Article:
Immigration from high prevalence areas may contribute to an increased risk of tuberculosis in Europe. This study aimed at quantifying transmission of tuberculosis between and within nationalities among residents of the Netherlands. DNA 'fingerprints,' on the basis of restriction fragment length polymorphism using marker IS6110, were made of all Mycobacterium tuberculosis isolates in the Netherlands from January 1993 through June 1995. Clusters were defined as groups of patients that had isolates with identical fingerprints. It was assumed that the probability of a patient being the source of a cluster was proportional to the incidence rate of potential sources times the probability that a potential source would give rise to a cluster. The transmission index was defined as the average number of secondary cases of infectious tuberculosis caused directly or indirectly through recent transmission by a single potential source case and was used to estimate the effective reproductive rate associated with recent transmission, R(FAST). Among a total of 623 Dutch tuberculosis cases, 17% (95% confidence interval 9-25%) of cases were attributable to recent transmissions from a non-Dutch source. The transmission index varied strongly by nationality, and was highest among the Surinamese (1.3), Moroccan (0.8) and Turkish (0.8) populations; R(FAST) was 0.26. Aggregation of tuberculosis cases of given nationalities within clusters was most pronounced among recent immigrants from Somalia and (ex-)Yugoslavia. The authors conclude that differences in transmission between subpopulations can be quantified and may be used to evaluate and direct tuberculosis control.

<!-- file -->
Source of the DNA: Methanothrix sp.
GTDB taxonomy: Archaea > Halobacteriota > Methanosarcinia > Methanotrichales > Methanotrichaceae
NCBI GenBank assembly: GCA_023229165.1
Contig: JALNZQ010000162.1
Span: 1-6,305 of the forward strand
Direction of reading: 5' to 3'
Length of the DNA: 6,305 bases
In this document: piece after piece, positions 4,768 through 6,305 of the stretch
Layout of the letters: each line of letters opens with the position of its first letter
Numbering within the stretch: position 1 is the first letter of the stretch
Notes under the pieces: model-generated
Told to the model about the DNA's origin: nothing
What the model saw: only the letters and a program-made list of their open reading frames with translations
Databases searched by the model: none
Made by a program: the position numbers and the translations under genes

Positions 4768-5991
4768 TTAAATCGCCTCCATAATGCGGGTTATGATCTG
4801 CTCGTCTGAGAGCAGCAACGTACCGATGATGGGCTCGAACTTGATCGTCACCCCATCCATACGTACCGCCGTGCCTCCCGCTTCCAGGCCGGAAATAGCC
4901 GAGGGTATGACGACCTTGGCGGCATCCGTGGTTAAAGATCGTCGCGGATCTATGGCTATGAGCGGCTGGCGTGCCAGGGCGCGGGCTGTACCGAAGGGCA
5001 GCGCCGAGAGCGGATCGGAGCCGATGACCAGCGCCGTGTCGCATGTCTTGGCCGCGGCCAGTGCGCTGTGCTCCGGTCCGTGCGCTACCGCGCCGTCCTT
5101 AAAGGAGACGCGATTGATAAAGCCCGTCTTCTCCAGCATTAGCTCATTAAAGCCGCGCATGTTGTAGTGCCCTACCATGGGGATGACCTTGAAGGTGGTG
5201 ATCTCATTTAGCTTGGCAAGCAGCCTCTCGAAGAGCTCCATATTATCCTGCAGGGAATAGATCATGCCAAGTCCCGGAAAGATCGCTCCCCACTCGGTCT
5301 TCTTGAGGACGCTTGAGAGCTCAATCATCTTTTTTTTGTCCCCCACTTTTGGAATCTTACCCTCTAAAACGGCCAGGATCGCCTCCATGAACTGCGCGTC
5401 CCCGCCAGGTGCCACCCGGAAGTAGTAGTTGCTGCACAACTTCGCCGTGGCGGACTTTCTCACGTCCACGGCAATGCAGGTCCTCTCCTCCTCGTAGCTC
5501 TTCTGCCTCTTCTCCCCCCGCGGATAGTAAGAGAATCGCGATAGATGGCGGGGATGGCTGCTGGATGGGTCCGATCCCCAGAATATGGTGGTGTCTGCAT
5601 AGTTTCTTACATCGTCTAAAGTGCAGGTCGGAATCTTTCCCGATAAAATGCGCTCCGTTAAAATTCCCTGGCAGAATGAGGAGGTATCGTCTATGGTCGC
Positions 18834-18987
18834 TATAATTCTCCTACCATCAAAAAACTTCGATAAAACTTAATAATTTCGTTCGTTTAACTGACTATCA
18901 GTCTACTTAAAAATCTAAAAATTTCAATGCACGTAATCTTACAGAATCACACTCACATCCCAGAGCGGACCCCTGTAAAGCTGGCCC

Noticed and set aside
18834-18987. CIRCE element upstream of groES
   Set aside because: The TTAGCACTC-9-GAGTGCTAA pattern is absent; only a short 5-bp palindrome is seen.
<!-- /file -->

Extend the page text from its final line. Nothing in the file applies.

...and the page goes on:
|Number of pages
|American Journal of Epidemiology
|Published - Jan 15 1998
- Epidemiology, molecular
- Polymorphism, restriction fragment length
ASJC Scopus subject areas